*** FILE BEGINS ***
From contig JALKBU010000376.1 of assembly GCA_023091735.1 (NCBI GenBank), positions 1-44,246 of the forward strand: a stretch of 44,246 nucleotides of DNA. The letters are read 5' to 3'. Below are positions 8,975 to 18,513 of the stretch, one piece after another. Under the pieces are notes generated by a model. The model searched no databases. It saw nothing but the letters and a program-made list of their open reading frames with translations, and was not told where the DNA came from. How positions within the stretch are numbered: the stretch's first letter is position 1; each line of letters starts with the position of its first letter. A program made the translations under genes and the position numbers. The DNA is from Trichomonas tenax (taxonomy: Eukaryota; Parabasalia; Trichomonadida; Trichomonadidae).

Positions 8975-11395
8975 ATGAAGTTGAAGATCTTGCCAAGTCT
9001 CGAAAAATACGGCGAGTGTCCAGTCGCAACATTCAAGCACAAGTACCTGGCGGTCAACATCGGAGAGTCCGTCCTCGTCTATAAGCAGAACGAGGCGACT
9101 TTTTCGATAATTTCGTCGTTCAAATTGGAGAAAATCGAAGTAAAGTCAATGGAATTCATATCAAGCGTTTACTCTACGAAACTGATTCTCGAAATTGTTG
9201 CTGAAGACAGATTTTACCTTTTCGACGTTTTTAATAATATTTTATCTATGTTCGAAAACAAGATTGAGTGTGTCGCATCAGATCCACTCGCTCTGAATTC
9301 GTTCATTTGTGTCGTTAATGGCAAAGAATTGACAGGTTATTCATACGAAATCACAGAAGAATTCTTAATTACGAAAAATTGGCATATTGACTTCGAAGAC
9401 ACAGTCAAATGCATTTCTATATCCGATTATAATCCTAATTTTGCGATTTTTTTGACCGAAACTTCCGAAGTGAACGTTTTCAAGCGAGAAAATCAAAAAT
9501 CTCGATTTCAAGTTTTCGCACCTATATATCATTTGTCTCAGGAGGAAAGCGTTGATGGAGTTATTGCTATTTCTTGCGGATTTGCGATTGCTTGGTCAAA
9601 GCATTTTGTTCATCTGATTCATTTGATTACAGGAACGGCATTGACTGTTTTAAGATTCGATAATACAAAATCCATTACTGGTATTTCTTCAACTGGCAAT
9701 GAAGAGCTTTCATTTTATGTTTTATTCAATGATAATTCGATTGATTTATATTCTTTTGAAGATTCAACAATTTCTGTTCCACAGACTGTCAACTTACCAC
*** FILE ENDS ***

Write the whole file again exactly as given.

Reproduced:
From contig JALKBU010000376.1 of assembly GCA_023091735.1 (NCBI GenBank), positions 1-44,246 of the forward strand: a stretch of 44,246 nucleotides of DNA. The letters are read 5' to 3'. Below are positions 8,975 to 18,513 of the stretch, one piece after another. Under the pieces are notes generated by a model. The model searched no databases. It saw nothing but the letters and a program-made list of their open reading frames with translations, and was not told where the DNA came from. How positions within the stretch are numbered: the stretch's first letter is position 1; each line of letters starts with the position of its first letter. A program made the translations under genes and the position numbers. The DNA is from Trichomonas tenax (taxonomy: Eukaryota; Parabasalia; Trichomonadida; Trichomonadidae).

Positions 8975-11395
8975 ATGAAGTTGAAGATCTTGCCAAGTCT
9001 CGAAAAATACGGCGAGTGTCCAGTCGCAACATTCAAGCACAAGTACCTGGCGGTCAACATCGGAGAGTCCGTCCTCGTCTATAAGCAGAACGAGGCGACT
9101 TTTTCGATAATTTCGTCGTTCAAATTGGAGAAAATCGAAGTAAAGTCAATGGAATTCATATCAAGCGTTTACTCTACGAAACTGATTCTCGAAATTGTTG
9201 CTGAAGACAGATTTTACCTTTTCGACGTTTTTAATAATATTTTATCTATGTTCGAAAACAAGATTGAGTGTGTCGCATCAGATCCACTCGCTCTGAATTC
9301 GTTCATTTGTGTCGTTAATGGCAAAGAATTGACAGGTTATTCATACGAAATCACAGAAGAATTCTTAATTACGAAAAATTGGCATATTGACTTCGAAGAC
9401 ACAGTCAAATGCATTTCTATATCCGATTATAATCCTAATTTTGCGATTTTTTTGACCGAAACTTCCGAAGTGAACGTTTTCAAGCGAGAAAATCAAAAAT
9501 CTCGATTTCAAGTTTTCGCACCTATATATCATTTGTCTCAGGAGGAAAGCGTTGATGGAGTTATTGCTATTTCTTGCGGATTTGCGATTGCTTGGTCAAA
9601 GCATTTTGTTCATCTGATTCATTTGATTACAGGAACGGCATTGACTGTTTTAAGATTCGATAATACAAAATCCATTACTGGTATTTCTTCAACTGGCAAT
9701 GAAGAGCTTTCATTTTATGTTTTATTCAATGATAATTCGATTGATTTATATTCTTTTGAAGATTCAACAATTTCTGTTCCACAGACTGTCAACTTACCAC